January Books 21) Starter for Ten

21) Starter for Ten, by David Nicholls. (.co.uk, .com)

I picked this up in Vienna, thinking, oh well, it’s the book of the the film, and I’ll probably never see the film, so it’s a heavily-discounted and thus acceptable substitute. But in fact it turns out the be the source on which the recent film was based. And Dear God, I enjoyed this book.

OK, the plot is pretty thin – as soon as 18-year-old Brian Jackson gets to university in October 1985, you can work out pretty rapidly that of the first two girls he meets he is going to fall in love with one, yet end up with the other. But it is told with such gusto, such humour, such toe-curling excruciating accuracy, that I actually forgot as I neared the end that I knew exactly what was going to happen.

And there are some great lines in it too. For instance:

The DJ is playing ‘Tainted Love’ now, and the atmosphere in the room seems to have got darker, more sexually predatory and decadent, and if it’s not quite Weimar Republic Berlin, the it’s at least an East Sussex Sixth-form-college production of Cabaret


I walk into a university library that’s almost audibly groaning with the huge weight and breadth of human knowledge, and the same two things always happen: a) I start to think about sex b) I need to go to the toilet.

But I guess what really made it for me is that Brian Jackson and I are the same age; he celebrates his nineteenth birthday in late 1985, I celebrated mine in April 1986. As

  was writing earlier today about her feelings for Alan Bennett’s ‘The History Boys’, that really makes it feel more like a flashback to my own life. Thank God, the details are a bit different; but I realised on the train that people were casting wary glances at the way my body was clenching in vicarious embarrassment for poor fictional Brian.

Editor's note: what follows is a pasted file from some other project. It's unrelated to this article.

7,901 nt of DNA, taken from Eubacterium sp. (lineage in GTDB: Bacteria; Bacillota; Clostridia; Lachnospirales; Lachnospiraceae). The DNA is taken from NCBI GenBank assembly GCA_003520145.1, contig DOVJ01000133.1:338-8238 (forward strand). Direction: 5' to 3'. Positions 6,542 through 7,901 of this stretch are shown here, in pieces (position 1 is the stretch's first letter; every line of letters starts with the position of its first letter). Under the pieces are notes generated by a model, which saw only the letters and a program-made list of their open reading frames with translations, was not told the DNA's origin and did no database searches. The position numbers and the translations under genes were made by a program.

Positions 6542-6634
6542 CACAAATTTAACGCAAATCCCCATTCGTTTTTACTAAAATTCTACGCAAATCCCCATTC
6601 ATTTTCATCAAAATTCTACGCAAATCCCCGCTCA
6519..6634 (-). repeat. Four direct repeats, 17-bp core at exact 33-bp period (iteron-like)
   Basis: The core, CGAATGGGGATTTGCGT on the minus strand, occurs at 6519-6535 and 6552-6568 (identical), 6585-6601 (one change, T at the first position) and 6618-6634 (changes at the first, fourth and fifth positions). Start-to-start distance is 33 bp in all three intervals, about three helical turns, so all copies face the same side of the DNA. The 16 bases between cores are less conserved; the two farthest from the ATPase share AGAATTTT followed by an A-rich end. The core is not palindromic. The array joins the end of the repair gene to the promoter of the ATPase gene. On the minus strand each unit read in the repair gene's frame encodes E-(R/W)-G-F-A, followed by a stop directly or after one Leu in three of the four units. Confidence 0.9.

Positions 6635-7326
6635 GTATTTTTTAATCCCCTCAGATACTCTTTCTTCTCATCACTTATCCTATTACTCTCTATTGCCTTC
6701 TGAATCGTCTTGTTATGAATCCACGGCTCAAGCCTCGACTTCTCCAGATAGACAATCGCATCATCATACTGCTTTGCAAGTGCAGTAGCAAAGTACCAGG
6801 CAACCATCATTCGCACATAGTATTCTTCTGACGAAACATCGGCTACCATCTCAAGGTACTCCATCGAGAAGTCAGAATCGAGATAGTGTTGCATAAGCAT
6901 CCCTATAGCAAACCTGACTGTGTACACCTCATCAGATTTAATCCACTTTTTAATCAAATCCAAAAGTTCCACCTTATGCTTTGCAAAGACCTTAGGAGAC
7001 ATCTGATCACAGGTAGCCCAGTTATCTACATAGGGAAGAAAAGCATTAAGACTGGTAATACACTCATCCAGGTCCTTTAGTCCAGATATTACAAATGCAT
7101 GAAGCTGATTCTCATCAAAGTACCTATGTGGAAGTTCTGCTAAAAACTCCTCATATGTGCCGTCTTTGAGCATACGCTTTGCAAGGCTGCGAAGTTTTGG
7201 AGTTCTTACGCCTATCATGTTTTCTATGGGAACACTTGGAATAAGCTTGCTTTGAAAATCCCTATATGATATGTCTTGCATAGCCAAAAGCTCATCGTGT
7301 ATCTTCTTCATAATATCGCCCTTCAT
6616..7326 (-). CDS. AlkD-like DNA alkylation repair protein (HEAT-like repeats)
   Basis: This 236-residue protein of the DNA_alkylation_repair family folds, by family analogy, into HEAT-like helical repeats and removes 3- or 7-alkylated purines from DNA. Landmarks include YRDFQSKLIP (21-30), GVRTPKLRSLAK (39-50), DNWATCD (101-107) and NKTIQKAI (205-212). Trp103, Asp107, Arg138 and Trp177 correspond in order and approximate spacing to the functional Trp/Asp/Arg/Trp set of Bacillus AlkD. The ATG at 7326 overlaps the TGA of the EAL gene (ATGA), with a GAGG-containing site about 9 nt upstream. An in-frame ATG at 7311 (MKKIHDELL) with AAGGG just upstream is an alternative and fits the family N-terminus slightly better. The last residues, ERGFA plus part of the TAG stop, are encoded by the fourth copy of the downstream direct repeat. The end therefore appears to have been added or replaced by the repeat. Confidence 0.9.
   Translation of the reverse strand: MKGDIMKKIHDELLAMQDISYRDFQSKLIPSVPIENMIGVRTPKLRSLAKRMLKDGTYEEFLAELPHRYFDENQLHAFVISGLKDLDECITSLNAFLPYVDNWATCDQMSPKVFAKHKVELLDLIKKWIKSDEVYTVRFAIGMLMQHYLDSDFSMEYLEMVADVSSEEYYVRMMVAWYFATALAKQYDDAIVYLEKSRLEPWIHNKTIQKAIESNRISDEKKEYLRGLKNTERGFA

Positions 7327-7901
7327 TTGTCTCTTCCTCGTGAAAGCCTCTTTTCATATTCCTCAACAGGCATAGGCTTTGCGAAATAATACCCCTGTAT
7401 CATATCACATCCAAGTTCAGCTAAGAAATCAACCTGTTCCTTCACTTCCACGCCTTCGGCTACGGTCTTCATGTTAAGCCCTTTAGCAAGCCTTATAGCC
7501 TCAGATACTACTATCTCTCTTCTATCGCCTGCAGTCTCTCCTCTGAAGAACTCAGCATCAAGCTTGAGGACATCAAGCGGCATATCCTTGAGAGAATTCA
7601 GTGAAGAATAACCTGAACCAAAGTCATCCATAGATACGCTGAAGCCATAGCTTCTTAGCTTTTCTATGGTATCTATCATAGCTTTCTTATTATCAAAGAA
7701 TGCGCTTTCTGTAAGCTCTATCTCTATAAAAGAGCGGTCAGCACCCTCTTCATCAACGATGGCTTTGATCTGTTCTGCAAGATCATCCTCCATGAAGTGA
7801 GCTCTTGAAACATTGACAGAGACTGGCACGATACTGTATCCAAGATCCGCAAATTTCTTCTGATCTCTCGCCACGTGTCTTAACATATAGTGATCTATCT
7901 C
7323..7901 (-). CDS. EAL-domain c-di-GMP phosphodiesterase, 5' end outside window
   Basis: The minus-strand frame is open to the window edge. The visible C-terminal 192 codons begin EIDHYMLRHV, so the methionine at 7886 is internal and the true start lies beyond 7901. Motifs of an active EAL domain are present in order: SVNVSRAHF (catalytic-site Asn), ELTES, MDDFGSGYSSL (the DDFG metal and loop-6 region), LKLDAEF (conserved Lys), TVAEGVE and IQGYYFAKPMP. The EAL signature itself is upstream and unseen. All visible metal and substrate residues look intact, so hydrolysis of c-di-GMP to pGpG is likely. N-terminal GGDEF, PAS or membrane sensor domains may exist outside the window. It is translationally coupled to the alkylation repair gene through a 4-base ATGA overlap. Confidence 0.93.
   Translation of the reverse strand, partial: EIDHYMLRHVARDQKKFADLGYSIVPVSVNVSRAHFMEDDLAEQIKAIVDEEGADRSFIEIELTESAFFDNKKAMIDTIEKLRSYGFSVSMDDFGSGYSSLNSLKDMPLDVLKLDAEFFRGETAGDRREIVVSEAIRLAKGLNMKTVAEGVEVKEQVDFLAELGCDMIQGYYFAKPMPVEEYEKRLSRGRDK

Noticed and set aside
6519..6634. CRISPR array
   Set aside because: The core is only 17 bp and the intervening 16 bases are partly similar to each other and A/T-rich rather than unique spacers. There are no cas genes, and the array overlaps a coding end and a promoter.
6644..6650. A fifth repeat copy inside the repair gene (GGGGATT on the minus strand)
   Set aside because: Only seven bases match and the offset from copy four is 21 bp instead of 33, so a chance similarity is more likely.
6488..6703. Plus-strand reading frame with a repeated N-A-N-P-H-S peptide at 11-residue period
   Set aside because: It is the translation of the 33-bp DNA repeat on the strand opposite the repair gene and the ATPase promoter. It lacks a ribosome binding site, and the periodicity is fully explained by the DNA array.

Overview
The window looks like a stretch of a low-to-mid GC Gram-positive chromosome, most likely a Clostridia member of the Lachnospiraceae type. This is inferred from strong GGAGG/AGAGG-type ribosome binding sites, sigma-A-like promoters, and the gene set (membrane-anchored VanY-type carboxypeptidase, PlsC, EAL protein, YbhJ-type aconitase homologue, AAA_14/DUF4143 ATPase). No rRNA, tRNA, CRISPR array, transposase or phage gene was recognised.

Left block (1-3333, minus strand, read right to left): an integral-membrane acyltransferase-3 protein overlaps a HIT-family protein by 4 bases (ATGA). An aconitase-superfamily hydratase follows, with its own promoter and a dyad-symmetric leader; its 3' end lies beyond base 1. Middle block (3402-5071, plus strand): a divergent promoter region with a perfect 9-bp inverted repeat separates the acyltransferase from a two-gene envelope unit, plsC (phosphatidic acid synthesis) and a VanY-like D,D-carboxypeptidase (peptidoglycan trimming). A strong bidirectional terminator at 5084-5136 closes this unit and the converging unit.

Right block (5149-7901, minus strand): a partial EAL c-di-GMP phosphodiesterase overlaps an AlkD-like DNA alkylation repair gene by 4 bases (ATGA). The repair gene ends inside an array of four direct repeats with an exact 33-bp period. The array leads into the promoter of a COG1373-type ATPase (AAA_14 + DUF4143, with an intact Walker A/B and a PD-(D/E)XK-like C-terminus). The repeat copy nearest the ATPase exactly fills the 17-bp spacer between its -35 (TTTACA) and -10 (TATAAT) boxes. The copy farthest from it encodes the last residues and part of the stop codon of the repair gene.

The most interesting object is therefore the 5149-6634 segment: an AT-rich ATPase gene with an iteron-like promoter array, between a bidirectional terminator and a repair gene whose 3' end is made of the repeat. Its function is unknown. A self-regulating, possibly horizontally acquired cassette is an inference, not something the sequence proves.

Oh yes, and it all ties in to University Challenge as well. I missed out on participating in the original Bamber Gascoigne series; but I did captain the Queen’s University team in the first year of the Jeremy Paxman revival, 1994-95. We lost our first round match (can’t remember against who, now), but came back as highest scoring losers and then lost again in the second round to Trinity College Cambridge. My fault – at the crucial moment I said “Nasser” instead of “Gaddafi”.

Nell McCafferty wrote in her TV review the following weekend that if she’d been watching in Belfast she would have been out on the streets looking for Cambridge graduates to lynch. (Ironic, given that the QUB team’s captain was a Cambridge graduate.) But I realise now that engaging in it as a lofty postgraduate student I missed out on the true University Challenge experience. I was gratified, many years later, to find out that two of my fellow team members did indeed manage a brief romantic fling while we were in Manchester doing the recordings. But that is enough reminiscing for now.

Top UnSuggestions for this book:

  1. America (the book) : a citizen’s guide to democracy inaction by Jon Stewart
  2. The Fountainhead by Ayn Rand
  3. Night. Foreword by François Mauriac. Translated from the French by Stella Rodway by Elie Wiesel
  4. A swiftly tilting planet by Madeleine L’Engle
  5. A wind in the door by Madeleine L’Engle

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